Wednesday, March 15, 2017

Wesley Clark: Why NATO Commander was not the 2nd Coming of Ike

One of our colleagues in class covered the NATO Operation Allied Force in Kosovo for their presentation, and did a fine job incorporating the dynamic that Supreme Allied Commander-Europe of NATO Wesley Clark played in the conflict.  While his qualifications were outstanding, having graduated Valedictorian from West Point and a Rhodes Scholarship from Oxford, Clark's legacy has not played out like that of former President Eisenhower.

Clark's star has largely fallen since the turn of the century, from his bright days during the Democratic primary with mega-stars like Madonna holding fundraisers for his campaign. There was a brief time during the 2004 Democratic primaries that traditional/conservative democrats were fawning over the prospects of Clark for President, seeing him as a plausible choice to the fiercely anti-war Howard Dean.  The Atlantic's Jack Beatty wrote “I can’t think of a man and moment better matched than retired General Wesley Clark and the 2004 presidential election.  Dwight Eisenhower in 1952 is the only possible comparison. Clark, like Ike, was the Supreme Allied Commander of NATO."  The love affair was rather fleeting, for as we discussed in class, Clark made some questionable decisions while he was in command.  The historical judgment has been that involvement in Kosovo was justified, but at the time Prime Minister Tony Blair was the only NATO politician who seemed fully invested in such a collaborative Atlantic effort.  The ambivalence over involvement in the Balkans from Bill Clinton and others is not Clark's fault, but maybe he shouldn't be exalted for Eisenhower level brilliance either.  

It has come to light that Clark seemed to consider his post as NATO Commander as a separate entity from the American defense apparatus.  Former Chairman of the JCS Henry Hugh Shelton and Defense Sec. William Cohen have both hinted that Clark had problems with the Pentagon’s chain of command. Clark took their orders more as suggestions to be duly noted.  National Review's Jim Geraghty writes, "He (Clark) argues that his job as NATO commander was a “two-hatted” position, partly a U.S. military role and partly a diplomatic post, leading the 19-nation coalition."  Clark's judgement was also seen as dubious when he advocated for a ground invasion of Serbia, a strategy that was soundly rejected by President Clinton and the War Council.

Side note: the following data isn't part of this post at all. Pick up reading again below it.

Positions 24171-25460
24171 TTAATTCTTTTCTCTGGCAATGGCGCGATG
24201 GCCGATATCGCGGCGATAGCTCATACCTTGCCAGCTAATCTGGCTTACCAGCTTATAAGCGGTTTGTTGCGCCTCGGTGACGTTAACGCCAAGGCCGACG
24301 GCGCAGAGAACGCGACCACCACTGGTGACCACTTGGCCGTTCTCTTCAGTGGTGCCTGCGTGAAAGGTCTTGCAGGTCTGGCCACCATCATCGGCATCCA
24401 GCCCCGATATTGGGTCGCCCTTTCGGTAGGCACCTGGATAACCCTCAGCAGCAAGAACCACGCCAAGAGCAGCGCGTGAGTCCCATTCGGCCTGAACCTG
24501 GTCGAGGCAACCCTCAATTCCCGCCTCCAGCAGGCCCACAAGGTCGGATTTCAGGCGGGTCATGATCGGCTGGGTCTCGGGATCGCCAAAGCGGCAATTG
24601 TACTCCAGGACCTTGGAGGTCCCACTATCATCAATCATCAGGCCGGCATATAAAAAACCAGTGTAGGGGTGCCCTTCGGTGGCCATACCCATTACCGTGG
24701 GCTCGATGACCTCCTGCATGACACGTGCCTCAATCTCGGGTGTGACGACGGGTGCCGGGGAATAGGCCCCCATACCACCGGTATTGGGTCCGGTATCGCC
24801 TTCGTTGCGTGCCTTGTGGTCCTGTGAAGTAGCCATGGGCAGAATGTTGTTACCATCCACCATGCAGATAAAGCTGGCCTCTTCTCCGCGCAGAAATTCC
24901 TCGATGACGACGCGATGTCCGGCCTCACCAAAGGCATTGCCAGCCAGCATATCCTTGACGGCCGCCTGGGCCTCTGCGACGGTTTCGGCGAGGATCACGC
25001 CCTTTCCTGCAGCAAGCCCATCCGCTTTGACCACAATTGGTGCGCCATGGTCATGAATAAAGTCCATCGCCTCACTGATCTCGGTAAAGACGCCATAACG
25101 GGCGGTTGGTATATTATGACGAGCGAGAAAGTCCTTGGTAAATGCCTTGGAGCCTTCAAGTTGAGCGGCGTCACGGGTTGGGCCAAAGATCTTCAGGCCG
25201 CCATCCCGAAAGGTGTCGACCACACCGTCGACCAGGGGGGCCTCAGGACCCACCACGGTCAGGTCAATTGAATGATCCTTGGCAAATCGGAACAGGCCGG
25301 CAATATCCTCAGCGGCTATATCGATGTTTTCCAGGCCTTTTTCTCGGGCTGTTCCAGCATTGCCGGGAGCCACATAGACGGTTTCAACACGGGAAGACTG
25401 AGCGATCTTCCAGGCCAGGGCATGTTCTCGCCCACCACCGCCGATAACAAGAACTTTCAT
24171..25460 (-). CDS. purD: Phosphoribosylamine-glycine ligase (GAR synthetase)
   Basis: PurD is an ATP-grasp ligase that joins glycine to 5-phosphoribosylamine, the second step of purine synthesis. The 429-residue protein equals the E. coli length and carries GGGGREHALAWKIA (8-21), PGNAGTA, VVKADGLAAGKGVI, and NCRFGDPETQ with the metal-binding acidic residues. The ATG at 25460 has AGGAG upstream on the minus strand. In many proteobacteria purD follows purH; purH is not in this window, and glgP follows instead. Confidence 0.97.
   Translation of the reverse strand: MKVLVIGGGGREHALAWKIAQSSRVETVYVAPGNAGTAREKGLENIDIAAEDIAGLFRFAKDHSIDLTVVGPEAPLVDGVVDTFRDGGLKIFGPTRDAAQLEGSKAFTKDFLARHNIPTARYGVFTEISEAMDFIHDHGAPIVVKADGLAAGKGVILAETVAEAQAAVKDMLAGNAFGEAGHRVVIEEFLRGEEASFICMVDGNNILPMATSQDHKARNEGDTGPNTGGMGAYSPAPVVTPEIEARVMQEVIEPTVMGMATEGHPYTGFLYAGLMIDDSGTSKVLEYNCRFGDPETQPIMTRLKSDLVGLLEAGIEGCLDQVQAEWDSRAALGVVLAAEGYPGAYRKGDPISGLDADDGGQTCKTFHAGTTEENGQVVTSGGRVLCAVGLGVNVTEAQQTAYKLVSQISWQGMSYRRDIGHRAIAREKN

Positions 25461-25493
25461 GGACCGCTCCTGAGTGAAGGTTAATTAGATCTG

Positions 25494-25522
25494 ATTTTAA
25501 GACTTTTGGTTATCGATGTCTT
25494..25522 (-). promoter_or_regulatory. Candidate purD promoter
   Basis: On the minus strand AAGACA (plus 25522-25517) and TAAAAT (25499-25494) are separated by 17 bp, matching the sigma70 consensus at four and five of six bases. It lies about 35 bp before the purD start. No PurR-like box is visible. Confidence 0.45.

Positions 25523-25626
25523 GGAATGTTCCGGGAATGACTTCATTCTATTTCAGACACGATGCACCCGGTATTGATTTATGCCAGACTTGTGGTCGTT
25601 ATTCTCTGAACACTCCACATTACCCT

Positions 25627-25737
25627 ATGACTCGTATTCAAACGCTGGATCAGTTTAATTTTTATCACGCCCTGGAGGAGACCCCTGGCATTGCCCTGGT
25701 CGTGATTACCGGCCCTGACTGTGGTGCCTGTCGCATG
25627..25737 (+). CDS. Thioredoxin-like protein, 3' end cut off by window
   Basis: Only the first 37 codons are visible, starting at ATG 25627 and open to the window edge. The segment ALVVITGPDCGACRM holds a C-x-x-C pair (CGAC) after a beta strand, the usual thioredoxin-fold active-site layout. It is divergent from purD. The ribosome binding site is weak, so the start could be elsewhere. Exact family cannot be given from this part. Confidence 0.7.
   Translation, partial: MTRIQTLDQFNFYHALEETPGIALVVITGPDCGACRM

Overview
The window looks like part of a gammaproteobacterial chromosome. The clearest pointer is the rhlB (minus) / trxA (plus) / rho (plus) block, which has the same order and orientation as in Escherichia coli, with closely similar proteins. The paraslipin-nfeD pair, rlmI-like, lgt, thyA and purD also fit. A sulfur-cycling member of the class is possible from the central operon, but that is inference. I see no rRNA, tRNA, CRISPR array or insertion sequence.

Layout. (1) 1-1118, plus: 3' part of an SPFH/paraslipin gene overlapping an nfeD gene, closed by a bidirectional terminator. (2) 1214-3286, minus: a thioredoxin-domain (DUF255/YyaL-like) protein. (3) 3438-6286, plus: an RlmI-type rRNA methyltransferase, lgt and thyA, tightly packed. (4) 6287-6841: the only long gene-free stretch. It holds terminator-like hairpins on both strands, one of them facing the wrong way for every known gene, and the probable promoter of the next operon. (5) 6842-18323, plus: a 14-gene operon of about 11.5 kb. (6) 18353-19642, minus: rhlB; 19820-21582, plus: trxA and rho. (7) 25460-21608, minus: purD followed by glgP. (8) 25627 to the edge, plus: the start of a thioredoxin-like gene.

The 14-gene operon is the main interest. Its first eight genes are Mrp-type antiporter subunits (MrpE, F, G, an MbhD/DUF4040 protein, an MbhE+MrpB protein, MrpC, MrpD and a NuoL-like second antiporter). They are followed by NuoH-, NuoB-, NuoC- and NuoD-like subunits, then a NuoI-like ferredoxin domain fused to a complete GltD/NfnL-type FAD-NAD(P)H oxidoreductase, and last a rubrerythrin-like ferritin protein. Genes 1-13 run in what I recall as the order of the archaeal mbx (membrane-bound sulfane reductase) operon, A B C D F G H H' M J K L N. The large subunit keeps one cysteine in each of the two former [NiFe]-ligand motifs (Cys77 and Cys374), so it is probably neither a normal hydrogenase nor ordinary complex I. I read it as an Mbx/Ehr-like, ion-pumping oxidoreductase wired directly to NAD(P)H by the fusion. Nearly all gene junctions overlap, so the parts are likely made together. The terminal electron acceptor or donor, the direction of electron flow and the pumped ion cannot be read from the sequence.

Another distinction between Ike and General Clark is the reverence their subordinates have for them.  Clark might have fancied himself a political talent, but his eventual banishment from the Joint Chiefs after they tired of his constant campaigning for a Serbian ground war suggests otherwise.  His tattling to Madeleine Albright and Sandy Berger when he was told no on issues regarding Kosovo was resented by his military superiors, peers, and subordinates.  The RAND research institute report, “NATO’s Air War for Kosovo: A Strategic and Operational Assessment" presents a very effective critique of Clark's managerial flaws, such as a combative nature with nearly all his colleagues.  Additionally, the fact that he was an army general who also fancied himself an expert on air campaigns showed his penchant for micromanagement.

The straw that broke the camel's back was the Pristina Airport scenario, when the Russians pulled their proxy soldiers back from Kosovo.  The airport was right in the center of the province.  Wired's Spencer Ackerman says, "It was a provocative move — the Russian military line might demarcate a partition of Kosovo — one that risked the conflict between NATO and Russia that the Cold War successfully escaped."  Clark ordered British Lt. Gen. Sir Mike Jackson, to block Russian access to the airport runways.  Jackson reciprocated with, “I’m not starting World War III for you.” Exemplifying the little regard the chain of command had for Clark, they sided with the British Lt. General, and Clark was gently fired several weeks later. 

Its ironic that a victorious general can have such a dizzying fall from grace, absent some scandalous personal revelation.  That fact proves what a shallow impact the Kosovo conflict had on the American public, as it supports the assertion that Clark's actions alienated military personnel. 

No comments: